Alligator Drive Information Updates / Video Reports

Information and County Updates:

10 June 2019 Update / Road Protection Committee report to APSTA Board

30 May 2019 / video of restore report by Alan Pierce / 21 May Commission meeting

20 May 2019 / Text of Restore Report by Alan Pierce / 21 May Franklin County Commission Meeting – click here

On Friday 17 May , crews from M, Inc. capped off the graded and compacted roadbed with a new 1″ layer of asphalt. while this remains a temporary repair, it is a vast improvement over the dusty, bumpy, limerock base we have had for years. The County hopes to open bids on construction of the long term (hopefully) repairs on 18 July.

7 May 2019 / Video Update from County Commission Meeting Go to 9:40 for start of Restore Coordinator’s report – Click Here to View

24 April 2019 / Joint Statement from Franklin County and FCMC on Status of Alligator Drive Repair

See below updates, information, and additional content posted by F.C. McColm Consulting (FCMC) regarding progress by the County/State/Federal team working on a long-term solution for Alligator Drive repair and preservation.

Note: To streamline communication in a more coordinated and expedient manner, FCMC will be working with Franklin County as the primary point of contact for public information and progress updates. The email contact (alligatorpointrecovery@gmail.com) and hotline (850-518-4124) will remain active, but we encourage residents to contact their local county representative and attend/follow regular Board of County Commissioner Meetings for the most current updates and to provide comments related to the Alligator Point long term recovery project.

 

For past and future updates, please refer to the APSTA Website or the Franklin County Board of Commissioners website for biweekly meeting minutes and agendas.

 

General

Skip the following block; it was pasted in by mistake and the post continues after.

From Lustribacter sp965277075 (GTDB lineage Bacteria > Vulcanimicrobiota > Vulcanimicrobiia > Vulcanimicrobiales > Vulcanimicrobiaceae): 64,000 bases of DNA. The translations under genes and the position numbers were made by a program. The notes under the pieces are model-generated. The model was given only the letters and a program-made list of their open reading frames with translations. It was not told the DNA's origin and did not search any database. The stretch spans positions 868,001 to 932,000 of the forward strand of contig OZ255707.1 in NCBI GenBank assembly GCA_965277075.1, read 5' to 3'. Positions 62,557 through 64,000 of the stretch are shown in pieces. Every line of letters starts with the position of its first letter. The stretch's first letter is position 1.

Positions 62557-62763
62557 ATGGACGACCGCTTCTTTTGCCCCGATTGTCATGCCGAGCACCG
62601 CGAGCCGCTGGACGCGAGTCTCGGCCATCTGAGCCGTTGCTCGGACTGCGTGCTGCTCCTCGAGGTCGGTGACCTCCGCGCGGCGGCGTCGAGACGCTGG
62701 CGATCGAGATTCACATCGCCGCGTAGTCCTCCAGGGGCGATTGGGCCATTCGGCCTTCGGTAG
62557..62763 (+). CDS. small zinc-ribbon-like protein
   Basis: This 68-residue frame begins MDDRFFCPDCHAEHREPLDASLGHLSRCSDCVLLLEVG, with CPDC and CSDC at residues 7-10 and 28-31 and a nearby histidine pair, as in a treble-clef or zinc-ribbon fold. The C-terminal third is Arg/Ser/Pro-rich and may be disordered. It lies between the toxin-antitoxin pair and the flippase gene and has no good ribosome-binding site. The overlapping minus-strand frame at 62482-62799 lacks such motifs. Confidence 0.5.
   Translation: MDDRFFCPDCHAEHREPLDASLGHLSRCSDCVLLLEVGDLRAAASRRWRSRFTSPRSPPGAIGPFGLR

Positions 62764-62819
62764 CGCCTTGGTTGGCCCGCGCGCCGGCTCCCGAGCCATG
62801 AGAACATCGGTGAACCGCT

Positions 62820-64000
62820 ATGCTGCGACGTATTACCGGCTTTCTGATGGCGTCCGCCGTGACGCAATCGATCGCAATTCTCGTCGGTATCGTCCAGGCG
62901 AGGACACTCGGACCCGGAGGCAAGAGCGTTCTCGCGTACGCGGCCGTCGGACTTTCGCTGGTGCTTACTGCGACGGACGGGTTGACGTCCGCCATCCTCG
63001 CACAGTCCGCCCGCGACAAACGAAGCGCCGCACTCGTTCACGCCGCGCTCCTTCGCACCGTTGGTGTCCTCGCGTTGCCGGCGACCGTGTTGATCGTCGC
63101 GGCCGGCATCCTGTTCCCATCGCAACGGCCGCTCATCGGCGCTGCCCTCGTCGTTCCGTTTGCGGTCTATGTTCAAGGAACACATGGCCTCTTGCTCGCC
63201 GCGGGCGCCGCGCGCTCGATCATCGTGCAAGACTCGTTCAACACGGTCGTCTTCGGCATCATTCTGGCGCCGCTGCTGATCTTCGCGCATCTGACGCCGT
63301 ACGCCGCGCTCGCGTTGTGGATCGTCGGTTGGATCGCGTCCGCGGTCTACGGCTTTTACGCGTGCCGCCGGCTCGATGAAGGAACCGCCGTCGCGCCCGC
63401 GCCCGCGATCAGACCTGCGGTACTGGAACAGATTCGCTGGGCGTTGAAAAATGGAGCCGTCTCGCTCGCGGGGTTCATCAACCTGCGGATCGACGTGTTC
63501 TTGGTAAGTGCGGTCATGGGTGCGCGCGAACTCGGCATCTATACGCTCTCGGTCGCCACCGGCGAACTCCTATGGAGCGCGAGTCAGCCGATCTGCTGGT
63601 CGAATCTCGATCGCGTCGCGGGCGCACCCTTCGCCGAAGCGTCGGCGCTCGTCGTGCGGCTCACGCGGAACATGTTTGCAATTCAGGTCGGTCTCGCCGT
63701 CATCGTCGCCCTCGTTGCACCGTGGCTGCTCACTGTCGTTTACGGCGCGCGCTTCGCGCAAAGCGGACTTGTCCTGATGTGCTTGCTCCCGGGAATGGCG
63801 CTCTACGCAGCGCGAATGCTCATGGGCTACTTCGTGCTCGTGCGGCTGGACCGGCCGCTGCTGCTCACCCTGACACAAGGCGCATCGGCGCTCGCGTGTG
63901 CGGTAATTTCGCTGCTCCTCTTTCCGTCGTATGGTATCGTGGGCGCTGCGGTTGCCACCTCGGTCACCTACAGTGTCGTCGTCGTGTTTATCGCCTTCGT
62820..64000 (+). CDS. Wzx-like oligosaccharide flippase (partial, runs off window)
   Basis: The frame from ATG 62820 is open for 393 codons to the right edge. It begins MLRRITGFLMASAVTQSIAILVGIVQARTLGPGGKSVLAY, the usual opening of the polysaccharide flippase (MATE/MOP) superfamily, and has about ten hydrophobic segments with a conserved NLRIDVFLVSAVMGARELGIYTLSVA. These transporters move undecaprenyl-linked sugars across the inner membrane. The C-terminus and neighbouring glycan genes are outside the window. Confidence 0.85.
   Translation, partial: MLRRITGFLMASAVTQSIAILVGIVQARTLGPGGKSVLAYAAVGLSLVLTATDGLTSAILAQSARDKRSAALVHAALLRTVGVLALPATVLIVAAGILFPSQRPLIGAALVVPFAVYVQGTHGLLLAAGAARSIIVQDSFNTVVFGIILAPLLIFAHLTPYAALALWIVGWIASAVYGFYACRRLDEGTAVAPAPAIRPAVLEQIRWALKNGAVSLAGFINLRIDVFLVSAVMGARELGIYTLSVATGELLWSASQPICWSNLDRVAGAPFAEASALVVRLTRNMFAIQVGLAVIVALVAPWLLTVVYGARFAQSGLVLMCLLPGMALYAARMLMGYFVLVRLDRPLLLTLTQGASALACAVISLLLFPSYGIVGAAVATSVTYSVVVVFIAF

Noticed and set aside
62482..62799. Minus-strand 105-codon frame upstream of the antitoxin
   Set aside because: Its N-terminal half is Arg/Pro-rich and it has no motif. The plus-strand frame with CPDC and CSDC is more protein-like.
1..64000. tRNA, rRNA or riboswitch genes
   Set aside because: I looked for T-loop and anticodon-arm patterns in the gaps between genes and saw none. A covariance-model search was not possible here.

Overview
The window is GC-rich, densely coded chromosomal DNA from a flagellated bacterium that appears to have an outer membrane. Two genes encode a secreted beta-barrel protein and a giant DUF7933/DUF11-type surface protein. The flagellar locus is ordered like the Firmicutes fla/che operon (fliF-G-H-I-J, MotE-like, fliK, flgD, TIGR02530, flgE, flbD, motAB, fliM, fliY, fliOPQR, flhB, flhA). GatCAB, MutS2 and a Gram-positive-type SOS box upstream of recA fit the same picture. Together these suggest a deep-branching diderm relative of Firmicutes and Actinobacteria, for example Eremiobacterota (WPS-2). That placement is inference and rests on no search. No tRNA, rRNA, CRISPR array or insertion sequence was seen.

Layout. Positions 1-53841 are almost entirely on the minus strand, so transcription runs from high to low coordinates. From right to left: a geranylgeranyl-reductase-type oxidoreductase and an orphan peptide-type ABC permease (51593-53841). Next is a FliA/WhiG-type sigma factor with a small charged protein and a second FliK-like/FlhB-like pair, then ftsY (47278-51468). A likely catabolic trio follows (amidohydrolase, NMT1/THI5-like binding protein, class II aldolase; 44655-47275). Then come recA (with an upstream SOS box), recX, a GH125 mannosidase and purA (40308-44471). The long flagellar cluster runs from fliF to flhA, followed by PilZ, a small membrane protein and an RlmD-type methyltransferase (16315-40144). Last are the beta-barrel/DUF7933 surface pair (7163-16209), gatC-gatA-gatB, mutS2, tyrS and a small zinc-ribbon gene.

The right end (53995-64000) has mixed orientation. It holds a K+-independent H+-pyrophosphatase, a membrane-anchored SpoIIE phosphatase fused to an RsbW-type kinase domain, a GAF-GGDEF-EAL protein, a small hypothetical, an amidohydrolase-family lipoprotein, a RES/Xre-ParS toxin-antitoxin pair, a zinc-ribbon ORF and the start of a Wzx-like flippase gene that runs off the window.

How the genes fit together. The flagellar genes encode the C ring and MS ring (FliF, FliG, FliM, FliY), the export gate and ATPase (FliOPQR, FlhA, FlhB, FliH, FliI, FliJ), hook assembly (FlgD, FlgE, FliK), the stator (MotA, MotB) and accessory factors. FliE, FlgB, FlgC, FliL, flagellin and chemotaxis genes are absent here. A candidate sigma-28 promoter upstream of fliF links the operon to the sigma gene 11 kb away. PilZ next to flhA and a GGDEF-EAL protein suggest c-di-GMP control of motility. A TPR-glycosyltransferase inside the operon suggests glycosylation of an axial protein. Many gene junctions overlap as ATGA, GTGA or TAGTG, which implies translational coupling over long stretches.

Q: Who is FCMC and what is the role in the Alligator Point Recovery effort?

A: F.C. McColm Consulting (FCMC), has been contracted by the Florida Division of Emergency Management to support the State Disaster Recovery Coordinator (SDRC) and Integrated Recovery Coordination (IRC) effort across the Florida Panhandle, including Alligator Point. Through this role, the FCMC team has been engaged in seeking funding opportunities for long term road and utilities protection, property acquisitions, and coastal mitigation activities.

On February 5, 2019, FCMC delivered a project overview at the Franklin County Board of County Commissioners meeting, including project updates and a description of the firm’s roles/responsibility under the Florida Division of Emergency Management, while working closely with Franklin County leadership. An electronic copy of the presentation can be found here, and a recording of the meeting can be found online here.

 

Q: What is the timeline for project completion?

A: Because of the complex nature of this project – including multiple funding sources and permitting authorities – the timeline will vary depending on the available option(s) after assessing all environmental and regulatory requirements. The State is continuing to work with the County and federal agency partners to identify feasible solutions for long term protection and resilience.

 

Road Protection: Alligator Drive

Q: Will the State take possession of the road upon project completion?

A: No. The road will remain under possession of Franklin County.

 

Q: What options are available for road protection and/or recovery of Alligator Drive?

A: Road protection options currently under review and consideration include permanent road recovery or protection, coastal stabilization to address erosion, and utilities protection and/or relocation. Franklin County is currently pursuing permanent road protection under the FEMA Public Assistance program (Category C). Click here for the most current status update on long term road improvements. As all alternatives are being assessed for technical feasibility, environmental permitting requirements, cost effectiveness, and grant/funding requirements, information will be continually shared as available.

 

Q: What if another hurricane comes?  

A: The state is working Franklin County and federal partners, to expedite the process to the extent possible. As permanent construction/mitigation activities are implemented (see above), we will continue to investigate additional coastal protection measures.